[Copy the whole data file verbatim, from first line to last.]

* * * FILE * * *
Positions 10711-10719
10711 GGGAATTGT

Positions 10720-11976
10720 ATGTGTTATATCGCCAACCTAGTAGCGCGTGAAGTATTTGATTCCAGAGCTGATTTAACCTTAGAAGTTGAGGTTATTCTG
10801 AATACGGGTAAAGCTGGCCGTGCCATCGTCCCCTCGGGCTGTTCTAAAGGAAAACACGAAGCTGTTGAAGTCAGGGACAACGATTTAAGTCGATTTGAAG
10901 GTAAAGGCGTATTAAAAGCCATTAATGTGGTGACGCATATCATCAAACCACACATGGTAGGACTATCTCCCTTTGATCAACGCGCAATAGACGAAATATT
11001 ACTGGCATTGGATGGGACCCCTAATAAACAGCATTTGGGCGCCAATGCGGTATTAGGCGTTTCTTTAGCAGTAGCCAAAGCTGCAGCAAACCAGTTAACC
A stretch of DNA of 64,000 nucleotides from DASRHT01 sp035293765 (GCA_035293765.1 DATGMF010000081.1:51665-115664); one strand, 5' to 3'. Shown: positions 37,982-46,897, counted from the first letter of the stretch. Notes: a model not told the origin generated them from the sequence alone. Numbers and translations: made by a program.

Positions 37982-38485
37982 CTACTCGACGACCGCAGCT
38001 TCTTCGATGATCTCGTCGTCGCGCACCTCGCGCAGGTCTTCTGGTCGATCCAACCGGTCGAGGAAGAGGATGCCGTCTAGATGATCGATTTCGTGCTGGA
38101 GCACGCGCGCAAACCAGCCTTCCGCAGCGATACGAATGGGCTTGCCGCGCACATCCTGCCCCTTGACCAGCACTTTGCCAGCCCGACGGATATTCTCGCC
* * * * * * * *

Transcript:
Positions 10711-10719
10711 GGGAATTGT

Positions 10720-11976
10720 ATGTGTTATATCGCCAACCTAGTAGCGCGTGAAGTATTTGATTCCAGAGCTGATTTAACCTTAGAAGTTGAGGTTATTCTG
10801 AATACGGGTAAAGCTGGCCGTGCCATCGTCCCCTCGGGCTGTTCTAAAGGAAAACACGAAGCTGTTGAAGTCAGGGACAACGATTTAAGTCGATTTGAAG
10901 GTAAAGGCGTATTAAAAGCCATTAATGTGGTGACGCATATCATCAAACCACACATGGTAGGACTATCTCCCTTTGATCAACGCGCAATAGACGAAATATT
11001 ACTGGCATTGGATGGGACCCCTAATAAACAGCATTTGGGCGCCAATGCGGTATTAGGCGTTTCTTTAGCAGTAGCCAAAGCTGCAGCAAACCAGTTAACC
A stretch of DNA of 64,000 nucleotides from DASRHT01 sp035293765 (GCA_035293765.1 DATGMF010000081.1:51665-115664); one strand, 5' to 3'. Shown: positions 37,982-46,897, counted from the first letter of the stretch. Notes: a model not told the origin generated them from the sequence alone. Numbers and translations: made by a program.

Positions 37982-38485
37982 CTACTCGACGACCGCAGCT
38001 TCTTCGATGATCTCGTCGTCGCGCACCTCGCGCAGGTCTTCTGGTCGATCCAACCGGTCGAGGAAGAGGATGCCGTCTAGATGATCGATTTCGTGCTGGA
38101 GCACGCGCGCAAACCAGCCTTCCGCAGCGATACGAATGGGCTTGCCGCGCACATCCTGCCCCTTGACCAGCACTTTGCCAGCCCGACGGATATTCTCGCC